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· December 6, 2013

The ACA Will Cover More Women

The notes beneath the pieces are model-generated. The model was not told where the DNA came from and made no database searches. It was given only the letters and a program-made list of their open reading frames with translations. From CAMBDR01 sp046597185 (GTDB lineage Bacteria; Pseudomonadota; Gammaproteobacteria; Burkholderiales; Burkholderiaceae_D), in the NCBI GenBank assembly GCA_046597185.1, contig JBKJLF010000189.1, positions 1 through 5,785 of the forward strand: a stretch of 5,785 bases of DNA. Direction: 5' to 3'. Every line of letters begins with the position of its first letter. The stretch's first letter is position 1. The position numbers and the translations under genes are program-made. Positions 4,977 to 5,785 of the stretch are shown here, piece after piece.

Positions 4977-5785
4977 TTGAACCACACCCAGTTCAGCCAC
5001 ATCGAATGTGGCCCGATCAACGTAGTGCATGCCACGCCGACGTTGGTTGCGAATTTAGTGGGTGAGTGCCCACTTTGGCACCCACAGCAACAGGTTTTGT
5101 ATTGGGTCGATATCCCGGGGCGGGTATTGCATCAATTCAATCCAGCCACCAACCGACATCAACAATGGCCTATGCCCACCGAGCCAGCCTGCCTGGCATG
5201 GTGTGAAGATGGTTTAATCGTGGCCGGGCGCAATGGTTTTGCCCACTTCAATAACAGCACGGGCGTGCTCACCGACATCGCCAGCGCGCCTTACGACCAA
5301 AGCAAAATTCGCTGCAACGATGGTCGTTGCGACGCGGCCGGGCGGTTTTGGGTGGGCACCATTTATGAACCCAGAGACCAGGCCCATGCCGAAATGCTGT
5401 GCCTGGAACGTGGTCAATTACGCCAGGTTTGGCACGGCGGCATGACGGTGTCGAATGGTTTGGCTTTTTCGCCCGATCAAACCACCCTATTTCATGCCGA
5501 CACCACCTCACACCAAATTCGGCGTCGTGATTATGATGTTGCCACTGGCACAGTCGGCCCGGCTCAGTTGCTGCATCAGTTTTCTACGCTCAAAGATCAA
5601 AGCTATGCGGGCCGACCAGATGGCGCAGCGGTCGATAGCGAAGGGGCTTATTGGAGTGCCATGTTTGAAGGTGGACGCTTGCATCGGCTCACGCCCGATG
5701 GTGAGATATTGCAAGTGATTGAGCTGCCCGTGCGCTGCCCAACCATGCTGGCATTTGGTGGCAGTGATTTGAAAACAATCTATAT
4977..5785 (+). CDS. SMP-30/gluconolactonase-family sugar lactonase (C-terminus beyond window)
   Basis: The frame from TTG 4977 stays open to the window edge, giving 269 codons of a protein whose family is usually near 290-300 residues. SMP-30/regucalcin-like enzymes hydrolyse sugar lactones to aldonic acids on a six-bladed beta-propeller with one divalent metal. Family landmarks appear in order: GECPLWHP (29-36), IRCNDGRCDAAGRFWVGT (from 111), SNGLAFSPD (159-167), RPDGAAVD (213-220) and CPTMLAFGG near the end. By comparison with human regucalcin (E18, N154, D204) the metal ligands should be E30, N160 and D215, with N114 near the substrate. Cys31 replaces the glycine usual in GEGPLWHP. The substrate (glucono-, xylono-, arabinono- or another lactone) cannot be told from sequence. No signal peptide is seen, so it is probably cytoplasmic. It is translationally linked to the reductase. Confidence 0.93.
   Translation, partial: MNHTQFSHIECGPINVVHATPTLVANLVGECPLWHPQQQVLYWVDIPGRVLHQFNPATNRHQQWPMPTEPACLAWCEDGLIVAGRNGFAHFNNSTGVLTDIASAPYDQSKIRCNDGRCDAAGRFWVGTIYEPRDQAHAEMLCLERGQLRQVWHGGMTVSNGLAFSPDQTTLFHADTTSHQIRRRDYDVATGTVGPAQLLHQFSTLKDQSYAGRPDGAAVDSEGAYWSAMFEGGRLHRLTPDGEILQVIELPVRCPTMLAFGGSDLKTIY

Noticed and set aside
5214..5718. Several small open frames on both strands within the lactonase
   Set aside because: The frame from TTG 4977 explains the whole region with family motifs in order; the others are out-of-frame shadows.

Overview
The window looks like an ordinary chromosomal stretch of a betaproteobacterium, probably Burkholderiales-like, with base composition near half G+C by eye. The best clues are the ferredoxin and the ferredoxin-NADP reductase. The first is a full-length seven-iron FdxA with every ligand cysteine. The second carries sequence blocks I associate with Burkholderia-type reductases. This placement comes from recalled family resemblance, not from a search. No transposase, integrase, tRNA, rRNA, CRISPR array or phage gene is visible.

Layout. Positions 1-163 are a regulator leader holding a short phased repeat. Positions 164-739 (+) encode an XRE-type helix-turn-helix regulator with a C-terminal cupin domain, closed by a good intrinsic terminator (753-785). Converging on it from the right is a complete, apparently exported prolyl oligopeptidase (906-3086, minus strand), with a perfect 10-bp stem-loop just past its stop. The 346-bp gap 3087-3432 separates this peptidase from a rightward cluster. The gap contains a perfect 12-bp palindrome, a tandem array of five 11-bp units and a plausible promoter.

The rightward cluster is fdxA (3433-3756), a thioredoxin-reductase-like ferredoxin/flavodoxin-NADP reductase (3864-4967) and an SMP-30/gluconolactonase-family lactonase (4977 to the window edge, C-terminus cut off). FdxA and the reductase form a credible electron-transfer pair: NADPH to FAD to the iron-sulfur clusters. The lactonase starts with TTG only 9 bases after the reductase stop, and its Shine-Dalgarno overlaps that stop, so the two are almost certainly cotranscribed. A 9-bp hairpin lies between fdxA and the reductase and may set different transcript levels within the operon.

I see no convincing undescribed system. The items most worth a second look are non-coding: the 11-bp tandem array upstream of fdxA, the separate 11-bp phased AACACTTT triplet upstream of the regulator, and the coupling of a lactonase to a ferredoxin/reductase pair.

Earlier this week we looked at the changes in the ACA that will ensure that being a woman is no longer considered a pre-existing condition. Today we look at how Medicaid expansion and the tax credits in the ACA will help insure more women. The ACA expands eligibility requirements for Medicaid and improves quality and accessibility of benefits. According to the National Partnership for Women and Families, any person or family earning up to 138% of the Federal Poverty Level will be eligible for Medicaid.  This means 10 million more women could have access to preventative services, family planning and maternity care, if all states choose to implement Medicaid expansion under the new provisions of the ACA. Previously, these services were not entirely available through the Federal-State plan. Governor Kasich will expand Medicaid to cover 256,000 more women in the upcoming year.  The National Women’s Law Center estimates that Ohio will could save $876 million in uncompensated care costs over the next decade, and bring in $53 billion in federal funding which will help to secure access to quality health services across the state, especially in Ohio’s smaller communities. Women will also have the opportunity to select a health care plan that best suits their needs. Despite some bumps in the roll our, online health insurance exchanges should be available in every state, allowing buyers to compare costs and plans. The ACA gives Federal tax credits to lower-income women who might not be able to afford health insurance under the new plan but who also do not qualify for Medicaid, even with its increased coverage. The lower your income, the more tax credit you are eligible for, which are granted in the form of a discount upon enrollment. The National Women’s Law Center estimates that nearly 240,000 Ohio women will be eligible to benefit from tax credits to lower their insurance costs. There is also a cap on out-of-pocket expenses, which will limit what individuals and families will pay on health care costs. This is especially good news for students and young women who may be early in their careers and earning lower wages, women working part-time, and women who do not receive benefits through their employer or spouse. Overall, the ACA and could result in a 60% drop in the rate of uninsured Ohioans. As Republicans in Washington continue to blast the ACA and block its implementation, perhaps they should be reminded of the positive impact this law has on women.

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